Bader SM, Cooney JP, Sheerin D, Taiaroa G, Harty L, Davidson KC, Mackiewicz L, Dayton M, Wilcox S, Whitehead L, Rogers KL, Georgy SR, Coussens AK, Grimley SL, Corbin V, Pitt M, Coin L, Pickering R, Thomas M, Allison CC, McAuley J, Purcell DFJ, Doerflinger M, Pellegrini Met al., 2023, SARS-CoV-2 mouse adaptation selects virulence mutations that cause TNF-driven age-dependent severe disease with human correlates., Proc Natl Acad Sci U S A, Vol: 120

The diversity of COVID-19 disease in otherwise healthy people, from seemingly asymptomatic infection to severe life-threatening disease, is not clearly understood. We passaged a naturally occurring near-ancestral SARS-CoV-2 variant, capable of infecting wild-type mice, and identified viral genomic mutations coinciding with the acquisition of severe disease in young adult mice and lethality in aged animals. Transcriptomic analysis of lung tissues from mice with severe disease elucidated a host antiviral response dominated mainly by interferon and IL-6 pathway activation in young mice, while in aged animals, a fatal outcome was dominated by TNF and TGF-β signaling. Congruent with our pathway analysis, we showed that young TNF-deficient mice had mild disease compared to controls and aged TNF-deficient animals were more likely to survive infection. Emerging clinical correlates of disease are consistent with our preclinical studies, and our model may provide value in defining aberrant host responses that are causative of severe COVID-19.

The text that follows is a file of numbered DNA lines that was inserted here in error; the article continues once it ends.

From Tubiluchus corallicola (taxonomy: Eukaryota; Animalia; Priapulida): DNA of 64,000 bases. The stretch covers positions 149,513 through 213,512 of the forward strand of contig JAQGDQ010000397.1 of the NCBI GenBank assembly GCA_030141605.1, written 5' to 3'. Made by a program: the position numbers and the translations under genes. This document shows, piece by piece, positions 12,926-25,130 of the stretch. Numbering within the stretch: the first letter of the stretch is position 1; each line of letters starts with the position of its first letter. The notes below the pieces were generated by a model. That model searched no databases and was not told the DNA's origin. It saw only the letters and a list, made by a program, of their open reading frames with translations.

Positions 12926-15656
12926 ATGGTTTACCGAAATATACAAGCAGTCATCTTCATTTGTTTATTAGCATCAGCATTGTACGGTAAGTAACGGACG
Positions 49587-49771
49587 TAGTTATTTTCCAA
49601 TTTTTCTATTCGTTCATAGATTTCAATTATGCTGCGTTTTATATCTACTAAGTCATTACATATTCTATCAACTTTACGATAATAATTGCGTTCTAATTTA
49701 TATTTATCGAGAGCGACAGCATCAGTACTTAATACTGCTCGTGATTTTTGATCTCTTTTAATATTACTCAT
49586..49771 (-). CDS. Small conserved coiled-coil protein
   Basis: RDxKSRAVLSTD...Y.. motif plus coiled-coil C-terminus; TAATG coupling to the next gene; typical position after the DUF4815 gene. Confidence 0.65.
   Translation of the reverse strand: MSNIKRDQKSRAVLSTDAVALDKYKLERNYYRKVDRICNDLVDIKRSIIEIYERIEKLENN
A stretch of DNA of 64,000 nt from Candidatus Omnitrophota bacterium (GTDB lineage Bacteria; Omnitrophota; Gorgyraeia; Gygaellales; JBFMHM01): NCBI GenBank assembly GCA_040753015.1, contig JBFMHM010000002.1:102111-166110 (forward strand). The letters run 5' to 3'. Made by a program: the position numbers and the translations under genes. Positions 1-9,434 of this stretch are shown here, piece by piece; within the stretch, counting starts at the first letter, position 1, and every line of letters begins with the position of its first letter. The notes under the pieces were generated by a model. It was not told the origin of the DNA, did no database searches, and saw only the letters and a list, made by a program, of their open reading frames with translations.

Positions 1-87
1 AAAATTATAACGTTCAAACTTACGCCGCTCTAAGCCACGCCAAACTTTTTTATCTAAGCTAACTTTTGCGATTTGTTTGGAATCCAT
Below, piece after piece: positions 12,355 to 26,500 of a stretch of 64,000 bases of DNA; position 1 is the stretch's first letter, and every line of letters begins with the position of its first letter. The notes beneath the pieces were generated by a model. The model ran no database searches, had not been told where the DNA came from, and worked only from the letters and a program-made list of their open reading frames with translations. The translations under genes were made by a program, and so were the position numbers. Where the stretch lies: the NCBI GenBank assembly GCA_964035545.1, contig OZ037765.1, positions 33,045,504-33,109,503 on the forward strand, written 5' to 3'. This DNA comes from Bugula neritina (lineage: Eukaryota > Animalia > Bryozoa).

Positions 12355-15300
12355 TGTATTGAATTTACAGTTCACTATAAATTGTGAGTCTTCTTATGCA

Journal article

Hall MB, Lima L, Coin LJM, Iqbal Zet al., 2023, Drug resistance prediction for Mycobacterium tuberculosis with reference graphs, MICROBIAL GENOMICS, Vol: 9, ISSN: 2057-5858

Journal article